2. (a) The court erred in charging, "If you find there was damage to the defendant's property, personal property." There was no issue as to damage to personal property, and such a charge might possibly have been harmful, though the probability is that the jury was not misled or confused by the charge.
(b) It was not error to charge the measure of damage contended for by the defendant in her answer, which was not demurred to. Plaintiff in error cannot complain of a charge contended for and invited by her pleadings and unobjected to by the plaintiff.
3. It was error to charge that, if the plaintiff was not in the exercise of ordinary care, it would be the jury's duty to see whether that lack of ordinary care was negligence enough to be the proximate cause of the injury to the defendant's property. If the plaintiff did not exercise ordinary care, the other question was whether that negligence was the proximate cause of the damage. Ordinary negligence cannot be divided into various degrees in ascertaining proximate cause.
4. The court charged the jury: "I charge you that in this type of situation, it is alleged in the defendant's cross-action that there was also a duty on the defendant to exercise ordinary care, as I have previously defined it to you, for her own protection. She cannot recover if the injury to her property resulted from her own negligence, or if, by the exercise of ordinary care on her part, she could have avoided the consequences of the defendant's negligence after such negligence was known to her or should have been known to her in the exercise of ordinary care. If you find that the plaintiff's negligence was not the proximate cause of the injury to the property, you will, of course, find no verdict for the defendant." The exceptions to this charge are: "(a) It states, that 'It is alleged in the defendant's cross-action that it was also a duty on the defendant to exercise ordinary care.' There is no such allegation in the cross-action. (b) The wording, 'She cannot recover if the injury to her property resulted from her own negligence, or if, by the exercise of ordinary care on her part, she could have avoided the consequences of the defendant's negligence after such negligence was known to her or should have been known to her in the exercise of ordinary care,' inferred to the jury that it was a duty resting on movant to avoid the consequences of plaintiff's negligence. There was no basis in the pleadings or evidence for this charge. (c) It was confusing to the jury. (d) That it was misleading to the jury. And (e) that said charge was erroneous and not sound as an abstract principle of law."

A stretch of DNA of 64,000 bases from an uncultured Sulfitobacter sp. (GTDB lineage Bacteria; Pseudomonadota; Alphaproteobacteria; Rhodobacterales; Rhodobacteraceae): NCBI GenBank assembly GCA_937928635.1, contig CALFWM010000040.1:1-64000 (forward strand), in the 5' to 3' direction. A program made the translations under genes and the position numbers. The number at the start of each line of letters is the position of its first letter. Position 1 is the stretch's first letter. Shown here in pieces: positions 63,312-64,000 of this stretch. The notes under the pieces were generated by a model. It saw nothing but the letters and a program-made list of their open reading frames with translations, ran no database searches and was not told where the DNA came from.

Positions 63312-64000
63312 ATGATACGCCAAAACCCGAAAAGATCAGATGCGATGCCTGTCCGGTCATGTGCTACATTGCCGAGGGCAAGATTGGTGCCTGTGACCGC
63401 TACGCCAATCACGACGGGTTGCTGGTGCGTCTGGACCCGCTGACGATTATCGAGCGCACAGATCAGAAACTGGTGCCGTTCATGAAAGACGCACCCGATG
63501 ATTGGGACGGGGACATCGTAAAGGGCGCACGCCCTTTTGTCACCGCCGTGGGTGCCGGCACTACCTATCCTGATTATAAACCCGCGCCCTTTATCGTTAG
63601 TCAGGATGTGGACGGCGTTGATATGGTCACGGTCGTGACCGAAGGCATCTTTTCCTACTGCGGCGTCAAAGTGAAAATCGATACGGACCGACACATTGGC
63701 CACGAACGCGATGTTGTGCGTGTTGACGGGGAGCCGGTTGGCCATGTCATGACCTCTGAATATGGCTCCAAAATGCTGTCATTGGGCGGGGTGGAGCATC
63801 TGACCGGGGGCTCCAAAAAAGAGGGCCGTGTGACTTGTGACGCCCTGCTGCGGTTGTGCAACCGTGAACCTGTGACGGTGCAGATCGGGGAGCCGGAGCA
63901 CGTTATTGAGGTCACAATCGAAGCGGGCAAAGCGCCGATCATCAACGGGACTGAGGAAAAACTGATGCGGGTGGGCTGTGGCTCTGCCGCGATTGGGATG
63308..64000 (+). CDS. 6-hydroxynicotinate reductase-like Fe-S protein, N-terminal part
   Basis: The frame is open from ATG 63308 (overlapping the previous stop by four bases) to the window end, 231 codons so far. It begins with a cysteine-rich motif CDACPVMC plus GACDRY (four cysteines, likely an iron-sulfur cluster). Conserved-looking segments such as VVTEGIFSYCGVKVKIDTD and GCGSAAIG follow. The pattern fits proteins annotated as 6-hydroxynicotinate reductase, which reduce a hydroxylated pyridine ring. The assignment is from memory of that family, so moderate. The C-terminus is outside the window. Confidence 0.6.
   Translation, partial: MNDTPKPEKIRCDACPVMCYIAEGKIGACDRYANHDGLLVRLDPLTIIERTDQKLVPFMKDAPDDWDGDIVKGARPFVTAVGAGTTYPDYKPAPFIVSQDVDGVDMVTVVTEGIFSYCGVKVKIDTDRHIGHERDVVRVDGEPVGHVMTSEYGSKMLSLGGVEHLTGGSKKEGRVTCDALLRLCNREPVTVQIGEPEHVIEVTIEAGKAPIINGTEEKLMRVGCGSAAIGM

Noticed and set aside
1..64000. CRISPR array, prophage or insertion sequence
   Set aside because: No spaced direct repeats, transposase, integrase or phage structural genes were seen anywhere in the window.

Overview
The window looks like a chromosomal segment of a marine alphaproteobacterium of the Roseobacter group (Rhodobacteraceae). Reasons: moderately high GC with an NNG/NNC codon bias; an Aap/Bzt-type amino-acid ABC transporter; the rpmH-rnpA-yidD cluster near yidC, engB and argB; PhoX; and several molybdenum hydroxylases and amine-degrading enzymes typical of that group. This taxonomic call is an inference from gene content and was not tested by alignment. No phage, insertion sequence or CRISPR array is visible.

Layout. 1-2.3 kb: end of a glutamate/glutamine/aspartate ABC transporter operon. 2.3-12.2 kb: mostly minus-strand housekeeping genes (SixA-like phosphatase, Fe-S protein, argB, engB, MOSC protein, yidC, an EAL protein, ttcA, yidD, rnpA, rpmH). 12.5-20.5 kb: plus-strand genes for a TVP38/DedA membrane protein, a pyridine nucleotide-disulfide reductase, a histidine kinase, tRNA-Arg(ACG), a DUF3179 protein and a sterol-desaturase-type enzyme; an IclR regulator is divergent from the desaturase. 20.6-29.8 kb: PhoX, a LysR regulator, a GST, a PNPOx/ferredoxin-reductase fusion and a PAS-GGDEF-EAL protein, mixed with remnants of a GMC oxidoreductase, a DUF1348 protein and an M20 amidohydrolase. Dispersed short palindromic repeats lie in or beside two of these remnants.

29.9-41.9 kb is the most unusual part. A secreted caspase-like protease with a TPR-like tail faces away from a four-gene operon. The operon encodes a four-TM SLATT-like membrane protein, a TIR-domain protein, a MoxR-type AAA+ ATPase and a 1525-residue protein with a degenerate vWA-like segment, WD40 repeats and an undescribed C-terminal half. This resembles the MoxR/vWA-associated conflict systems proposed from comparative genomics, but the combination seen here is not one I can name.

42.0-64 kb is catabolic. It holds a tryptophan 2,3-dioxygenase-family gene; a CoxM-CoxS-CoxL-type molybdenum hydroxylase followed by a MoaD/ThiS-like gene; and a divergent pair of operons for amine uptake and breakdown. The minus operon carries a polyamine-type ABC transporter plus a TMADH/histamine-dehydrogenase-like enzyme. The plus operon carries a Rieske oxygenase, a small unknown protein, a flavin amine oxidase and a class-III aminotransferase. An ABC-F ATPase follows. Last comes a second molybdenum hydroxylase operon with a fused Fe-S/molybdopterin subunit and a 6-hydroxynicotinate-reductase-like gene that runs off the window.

This charge was error. It is not alleged in the answer that there was a duty on the defendant to exercise ordinary care, and there is not sufficient evidence to show that there was a duty on the defendant to exercise ordinary care in discovering and avoiding the consequences of the plaintiff's negligence. The plaintiff contracted to do the work as an independent contractor, and there was nothing to put the defendant on notice that the plaintiff might be negligent as alleged or what the consequences of the negligence would be. Mansfield v. Richardson, 118 Ga. 250 (4) (45 S. E. 269).
The court erred in denying the motion for new trial.